One advantage of the family business is that its inheritors literally know what they are doing. They don't have to decide from scratch what business they are in. Even so, turning the inheritance into a goldmine may require exactly the same talent needed to break new ground - imaginative awareness of the trends.

Thus, Howard Hodgson's coup wasn't buying his father's funeral business for a snip price of £14,000 in 1975. The success sprang from seeing that applying efficient business methods to Hodgson & Sons, and then to a series of acquisitions, would create an undertaking, you might say, of major size and significance.

The £6.5 million which Hodgson pocketed from finally selling his shares to the French was the reward for what two well-known academics, C.K.Prahalad and Gary Hamel, call 'reinventing' your industry and 'regenerating strategy'. That means taking an entirely different approach to the industry and to the way in which you manage your business.

You can achieve success by reinvention, or regeneration, or the two combined. Moreover, you can accomplish the twain either by coming from the inside, like Hodgson, or the outside, like former university don David Landau. The latter's business is classified advertising. The reinventing idea was to publish a magazine that sold copies, but published the small ads for free.

Purely as a spectator, I was in on the ground floor of this enterprise. It was explained to me by Landau's partner Dominic Gill, a friend who was then an excellent music critic on the Financial Times. A music critic? Naturally, I didn't take the plan as seriously as I should have done: today Loot has a £12 million turnover in London alone, a decade after starting up.

In a sense, Landau and Gill were reinventing the wheel: similar titles existed in other countries - Landau's inspiration came from seeing the Italian equivalent on a trip to Milan. If you haven't got a family business as base, imitation may well be the sincerest way of making money: Ray Kroc, for example, stumbled across his fortune by enjoying his meal at a hamburger joint named McDonald's.

The Loot pioneers had the intelligence to see that the classified ads business could be stood on its head. Earlier breakthroughs had been made by 'controlled circulation'. The publisher gave the magazine away free to all interested parties: accountants, say. Magazines like Accountancy Age then attracted large revenues for paying recruitment advertisers wanting to reach the total market.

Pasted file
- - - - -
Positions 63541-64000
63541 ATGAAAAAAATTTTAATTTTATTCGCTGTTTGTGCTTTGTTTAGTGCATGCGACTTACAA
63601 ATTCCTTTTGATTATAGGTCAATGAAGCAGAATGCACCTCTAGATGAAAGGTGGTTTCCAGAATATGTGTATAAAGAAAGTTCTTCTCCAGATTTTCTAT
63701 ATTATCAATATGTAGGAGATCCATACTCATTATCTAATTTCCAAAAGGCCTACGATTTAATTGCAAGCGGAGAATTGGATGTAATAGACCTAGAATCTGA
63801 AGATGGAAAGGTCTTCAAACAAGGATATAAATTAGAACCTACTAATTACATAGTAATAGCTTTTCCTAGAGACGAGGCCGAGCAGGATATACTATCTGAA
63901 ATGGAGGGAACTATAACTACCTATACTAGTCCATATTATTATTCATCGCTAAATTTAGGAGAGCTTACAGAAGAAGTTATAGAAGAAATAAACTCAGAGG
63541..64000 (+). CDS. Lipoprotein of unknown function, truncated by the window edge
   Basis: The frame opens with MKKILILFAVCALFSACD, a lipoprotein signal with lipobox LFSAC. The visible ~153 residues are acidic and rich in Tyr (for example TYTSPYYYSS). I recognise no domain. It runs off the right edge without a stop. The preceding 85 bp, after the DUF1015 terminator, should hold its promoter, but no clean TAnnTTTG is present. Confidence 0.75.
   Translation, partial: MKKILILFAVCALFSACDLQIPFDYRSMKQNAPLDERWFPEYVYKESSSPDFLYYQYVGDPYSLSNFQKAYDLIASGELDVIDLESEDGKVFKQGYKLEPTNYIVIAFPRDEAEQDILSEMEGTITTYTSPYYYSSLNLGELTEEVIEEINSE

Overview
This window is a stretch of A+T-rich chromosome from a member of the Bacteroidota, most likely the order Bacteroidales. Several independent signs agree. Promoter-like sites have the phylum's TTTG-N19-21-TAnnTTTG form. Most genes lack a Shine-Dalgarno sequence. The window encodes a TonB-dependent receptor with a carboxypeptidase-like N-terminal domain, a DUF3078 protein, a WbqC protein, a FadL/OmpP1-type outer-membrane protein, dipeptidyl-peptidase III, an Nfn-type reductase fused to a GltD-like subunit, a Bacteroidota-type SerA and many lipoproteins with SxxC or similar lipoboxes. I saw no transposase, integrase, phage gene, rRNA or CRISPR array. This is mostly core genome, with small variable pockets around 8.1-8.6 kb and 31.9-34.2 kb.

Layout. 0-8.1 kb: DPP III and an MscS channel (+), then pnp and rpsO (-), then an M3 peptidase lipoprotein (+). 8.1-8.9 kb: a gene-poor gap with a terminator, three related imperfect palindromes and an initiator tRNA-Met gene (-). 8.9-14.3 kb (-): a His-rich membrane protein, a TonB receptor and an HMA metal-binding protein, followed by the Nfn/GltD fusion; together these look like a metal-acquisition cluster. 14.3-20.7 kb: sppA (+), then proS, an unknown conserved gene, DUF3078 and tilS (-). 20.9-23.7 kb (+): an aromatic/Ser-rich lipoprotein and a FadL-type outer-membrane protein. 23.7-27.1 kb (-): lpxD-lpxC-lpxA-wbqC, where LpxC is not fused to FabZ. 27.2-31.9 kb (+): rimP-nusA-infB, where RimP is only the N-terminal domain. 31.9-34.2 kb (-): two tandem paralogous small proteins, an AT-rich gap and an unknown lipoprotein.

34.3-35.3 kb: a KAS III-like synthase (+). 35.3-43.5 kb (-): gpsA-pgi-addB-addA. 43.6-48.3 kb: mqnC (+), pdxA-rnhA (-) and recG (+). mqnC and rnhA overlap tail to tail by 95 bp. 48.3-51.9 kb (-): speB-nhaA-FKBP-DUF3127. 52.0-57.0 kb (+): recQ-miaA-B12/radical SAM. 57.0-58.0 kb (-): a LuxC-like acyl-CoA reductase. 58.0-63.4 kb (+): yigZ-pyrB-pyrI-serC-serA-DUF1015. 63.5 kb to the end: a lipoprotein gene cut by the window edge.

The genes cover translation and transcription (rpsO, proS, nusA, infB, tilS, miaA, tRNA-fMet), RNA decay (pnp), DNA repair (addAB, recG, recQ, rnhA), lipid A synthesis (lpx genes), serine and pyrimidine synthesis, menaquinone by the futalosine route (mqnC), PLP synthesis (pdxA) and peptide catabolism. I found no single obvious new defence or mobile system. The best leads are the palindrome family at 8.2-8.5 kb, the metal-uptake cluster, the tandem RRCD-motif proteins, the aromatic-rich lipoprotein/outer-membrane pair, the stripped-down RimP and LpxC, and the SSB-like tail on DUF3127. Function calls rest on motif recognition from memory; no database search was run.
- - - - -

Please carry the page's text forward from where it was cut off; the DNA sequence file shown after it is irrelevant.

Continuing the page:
Selling enough copies of Loot , though, meant finding enough people willing to place free ads. That chicken-and-egg problem almost sank the infant venture, but the enterprise won through, largely because Landau and Gill were riding a trend - in markets as diverse as secondhand PCs and singles seeking dates, advertising needs were booming.

To repeat, whether you're transforming a family business, or transporting somebody else's idea, or beginning from scratch, spotting the key trends is essential. In fact, one Faith Popcorn spotted that trend-spotting itself is just such a trend and proceeded to reinvent market research. Her company, BrainReserve, pooled expertise from many fields to forecast what consumers would buy years ahead.

The Popcorn Report lists ten mega-trends. 'Cocooning' (1) means people retreating into their homes for many things that are traditionally done outside: e.g, home shopping. 'Fantasy adventure' (2) can be enjoyed at home or outside; e.g, virtual reality arcades. Then there are 'small indulgences' (3), which are part of Body Shop's formula.

'Egonomics' (4) is the growing rage in marketing - fitting the product to the individual customer's wants: e.g, Mongolian restaurants where you select your own ingredients and sauces for fast hotplate cooking. 'Cashing out' (5) is what teleworkers do when they quit the office for home: e.g: multiple-use PCs for the domestic purchaser.

Popcorn's last five trends are 'downaging' (the refusal of people to get old), 'staying alive' (the health kick), 'the vigilante consumer' (environmentally sound products), '99 lives' (fast everything, not just food) and 'save our society' (anything from charities to recycling). All ten trends are already making money for reinventors and regenerators. To join them, understand the trend, look at what established firms are doing - and don't do likewise.



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